## $ import   <dbl> 6, 1, 6, 6, 5, 1, 1, 6, 6, 6, 3, 3, 4, 7, 1, 6, 3, 3, 2, 4, 4, 6, 7, 4, 5, 4, 6, 5, 5, 7, 4…
## $ reaction <dbl> 5.25, 1.25, 5.00, 2.75, 2.50, 1.25, 1.50, 4.75, 4.25, 6.25, 1.25, 2.75, 3.75, 5.00, 4.00, 5…
## $ gender   <dbl> 1, 1, 1, 0, 1, 1, 0, 1, 1, 1, 0, 0, 0, 0, 0, 0, 0, 0, 0, 1, 0, 0, 1, 1, 0, 1, 0, 0, 0, 1, 0…
## $ age      <dbl> 51.0, 40.0, 26.0, 21.0, 27.0, 25.0, 23.0, 25.0, 22.0, 24.0, 22.0, 21.0, 23.0, 21.0, 22.0, 2…

You can get the male/female split like so.

pmi %>% 
  count(gender)
## # A tibble: 2 x 2
##   gender     n
##    <dbl> <int>
## 1      0    80
## 2      1    43

Here is the split by condition.

pmi %>% 
  count(cond)
## # A tibble: 2 x 2
##    cond     n
##   <dbl> <int>
## 1     0    65
## 2     1    58

Here is how to get the ungrouped mean and \(SD\) values for reaction and pmi, as presented in Table 3.1.

pmi %>% 
  pivot_longer(c(reaction, pmi)) %>% 
  group_by(name) %>% 
  summarise(mean = mean(value),
            sd   = sd(value)) %>% 
  mutate_if(is.double, round, digits = 3)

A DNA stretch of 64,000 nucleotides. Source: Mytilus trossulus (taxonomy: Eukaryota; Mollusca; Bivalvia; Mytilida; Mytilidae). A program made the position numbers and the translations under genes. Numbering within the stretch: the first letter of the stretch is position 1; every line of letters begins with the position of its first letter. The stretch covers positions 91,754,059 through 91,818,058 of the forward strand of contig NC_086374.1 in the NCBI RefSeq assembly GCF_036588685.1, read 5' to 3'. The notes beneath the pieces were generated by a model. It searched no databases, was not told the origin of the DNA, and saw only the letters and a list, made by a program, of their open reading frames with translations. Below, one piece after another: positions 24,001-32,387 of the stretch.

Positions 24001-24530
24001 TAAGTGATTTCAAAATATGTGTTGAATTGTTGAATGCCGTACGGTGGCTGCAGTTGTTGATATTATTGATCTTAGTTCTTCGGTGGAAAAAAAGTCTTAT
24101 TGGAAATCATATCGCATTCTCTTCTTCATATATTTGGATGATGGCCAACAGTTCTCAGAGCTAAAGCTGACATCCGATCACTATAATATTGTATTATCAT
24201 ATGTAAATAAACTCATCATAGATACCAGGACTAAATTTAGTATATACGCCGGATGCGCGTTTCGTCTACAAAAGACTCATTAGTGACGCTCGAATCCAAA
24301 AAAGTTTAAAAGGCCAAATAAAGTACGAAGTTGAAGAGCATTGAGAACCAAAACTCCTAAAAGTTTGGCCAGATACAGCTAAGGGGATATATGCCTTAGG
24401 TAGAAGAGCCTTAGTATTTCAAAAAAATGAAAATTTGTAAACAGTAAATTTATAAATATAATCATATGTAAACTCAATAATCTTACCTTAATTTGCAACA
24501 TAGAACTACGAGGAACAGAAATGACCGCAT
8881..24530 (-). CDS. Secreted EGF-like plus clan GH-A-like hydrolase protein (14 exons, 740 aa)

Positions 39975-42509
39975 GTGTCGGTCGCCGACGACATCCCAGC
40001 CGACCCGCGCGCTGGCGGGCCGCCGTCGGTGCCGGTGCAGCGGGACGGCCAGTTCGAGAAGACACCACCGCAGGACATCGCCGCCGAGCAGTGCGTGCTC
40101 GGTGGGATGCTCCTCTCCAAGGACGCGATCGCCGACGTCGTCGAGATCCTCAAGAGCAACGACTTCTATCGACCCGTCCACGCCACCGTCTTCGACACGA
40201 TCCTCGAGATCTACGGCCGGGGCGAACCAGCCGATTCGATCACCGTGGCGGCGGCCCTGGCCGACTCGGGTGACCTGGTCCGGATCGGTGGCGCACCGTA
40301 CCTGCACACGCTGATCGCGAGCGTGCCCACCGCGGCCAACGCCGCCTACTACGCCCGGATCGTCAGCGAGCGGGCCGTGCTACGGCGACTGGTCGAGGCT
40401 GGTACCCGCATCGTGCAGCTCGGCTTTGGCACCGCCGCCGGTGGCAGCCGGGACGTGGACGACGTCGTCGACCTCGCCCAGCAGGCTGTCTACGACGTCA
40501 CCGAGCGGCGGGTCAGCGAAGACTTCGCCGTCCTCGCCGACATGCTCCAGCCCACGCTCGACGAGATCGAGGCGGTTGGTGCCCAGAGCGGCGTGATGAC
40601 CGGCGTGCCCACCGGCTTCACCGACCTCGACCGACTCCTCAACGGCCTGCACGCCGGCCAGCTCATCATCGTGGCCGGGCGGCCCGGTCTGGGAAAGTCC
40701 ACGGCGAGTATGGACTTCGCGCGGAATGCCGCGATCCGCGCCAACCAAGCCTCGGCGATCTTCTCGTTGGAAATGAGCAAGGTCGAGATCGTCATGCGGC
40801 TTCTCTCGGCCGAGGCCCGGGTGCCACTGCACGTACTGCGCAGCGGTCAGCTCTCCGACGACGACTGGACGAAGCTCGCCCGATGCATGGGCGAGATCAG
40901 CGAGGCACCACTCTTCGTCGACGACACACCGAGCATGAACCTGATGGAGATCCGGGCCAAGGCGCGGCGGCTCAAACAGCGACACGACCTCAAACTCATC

## # A tibble: 2 x 3
##   name      mean    sd
##   <chr>    <dbl> <dbl>
## 1 pmi       5.60  1.32
## 2 reaction  3.48  1.55

You might get the mean and \(SD\) values for reaction and pmi grouped by cond like this.

pmi %>% 
  pivot_longer(c(reaction, pmi)) %>% 
  group_by(cond, name) %>% 
  summarise(mean = mean(value),
            sd   = sd(value)) %>% 
  mutate_if(is.double, round, digits = 3)
## # A tibble: 4 x 4
## # Groups:   cond [2]
##    cond name      mean    sd
##   <dbl> <chr>    <dbl> <dbl>
## 1     0 pmi       5.38  1.34
## 2     0 reaction  3.25  1.61
## 3     1 pmi       5.85  1.27
## 4     1 reaction  3.75  1.45

Let’s load our primary statistical package, brms.

library(brms)

Before we begin, I should acknowledge that I greatly benefited by this great blog post on path analysis in brms by Jarrett Byrnes. With brms, we handle mediation models using the multivariate syntax (Bürkner, 2021b). There are a few ways to do this. Let’s start simple.

If you look at the path model in Figure 3.3, you’ll note that reaction is predicted by pmi and cond. pmi, in turn, is predicted solely by cond. So we have two regression models, which is just the kind of thing the brms multivariate syntax is for. So first let’s specify both models, which we’ll nest in bf() functions and save as objects.

y_model <- bf(reaction ~ 1 + pmi + cond)
m_model <- bf(pmi ~ 1 + cond)

Now we have our bf() objects in hand, we’ll combine them with the + operator within the brm() function. We’ll also specify set_rescor(FALSE)–we’re not interested in adding a residual correlation between reaction and pmi.